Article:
For William S. George, 60, Health Partners' president and chief executive, that story, which in his words, "tugs at the heartstrings," is an example of doing the right thing no matter what it costs. "It's what we truly believe here," he said. "That's the boundary of making a decision here."
Asked to elaborate, George said: "Sometimes doing the right thing means approving something that is very expensive for a member. . . . The member needs a wheelchair that costs 50,000 bucks. Well, you know what, that's the right thing, so do it. We don't want to be in the newspaper for denying some care that the member could have used and destroys our reputation."
That attitude is what helped George - who believes so strongly in collaboration that he did not want to be interviewed or photographed for this article without some of his top lieutenants on hand - win a special award for leadership at companies with more than 500 employees in the Top Workplaces 2012 survey.
Mary K Stom, senior vice president for health care management and chief medical officer at Health Partners, offered the example of a social worker on her staff who took the initiative to help a Haitian mother and daughter who came to Philadelphia in 2009.
The 13-year-old daughter had cerebral palsy and needed an expensive wheelchair and handheld computer to communicate. Her mother, who could not speak English, needed an interpreter to help arrange for her daughter's care so she could work. The social worker arranged it all.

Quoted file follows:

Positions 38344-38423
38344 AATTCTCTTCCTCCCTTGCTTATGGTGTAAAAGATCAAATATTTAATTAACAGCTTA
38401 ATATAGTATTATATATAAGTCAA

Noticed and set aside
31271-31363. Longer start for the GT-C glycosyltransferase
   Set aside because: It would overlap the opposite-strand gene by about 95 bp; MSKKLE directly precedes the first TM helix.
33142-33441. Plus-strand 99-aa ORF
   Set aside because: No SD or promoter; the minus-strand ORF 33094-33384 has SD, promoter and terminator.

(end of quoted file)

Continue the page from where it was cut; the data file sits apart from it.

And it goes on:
"Fortunately, Bill trusts me and my team," Stom said. "If my team says, 'We need this,' then that's what happens, and that's the tone that Bill has set since I've been here," said Stom, who has been at Health Partners for six years.
Stom said she did not know the cost of the help for the Haitian family.
Health Partners, which employs 520 and has headquarters at Ninth and Market Streets, had $1 billion in total revenue last year, up 4 percent from $963 million in 2010, when the nonprofit's net income was $9.2 million. Last year's net income figure was not yet available.
In the last three years, Health Partners' membership has climbed 18 percent, to 160,016 in December from 146,187 three years earlier, according to data from the Pennsylvania Department of Public Welfare. Health Partners has a 36 percent market share in the city for Medicaid recipients, putting it in second place behind Keystone Mercy Health Plan, whose market share is 46 percent.
Health Partners, founded in 1985, is unusual in that it is still owned by a group of Philadelphia hospitals.
The owners are: Albert Einstein Medical Center, Aria Health, Episcopal Hospital, Hahnemann University Hospital, St. Christopher's Hospital for Children, and Temple University Hospital.
A Temple representative had praise for George, an accountant by trade who has been an executive at Health Partners since 1992 and president and CEO since 2006.
"Under William George's leadership, Health Partners is one of the state's most significant and innovative Medicaid health-maintenance organizations," said Robert H. Lux, vice president and chief financial officer of the Temple University Health System.
Among Health Partners' innovations are methods for reducing members' unnecessary emergency-room visits, as has been recognized by an industry group.
But with health-care reform, George is looking for growth. "We hope to minimally increase by 50 percent, if not double, by the end of 2014," hiring as many as 250, he said.
Contact Harold Brubaker at 215-854-4651 or email@example.com.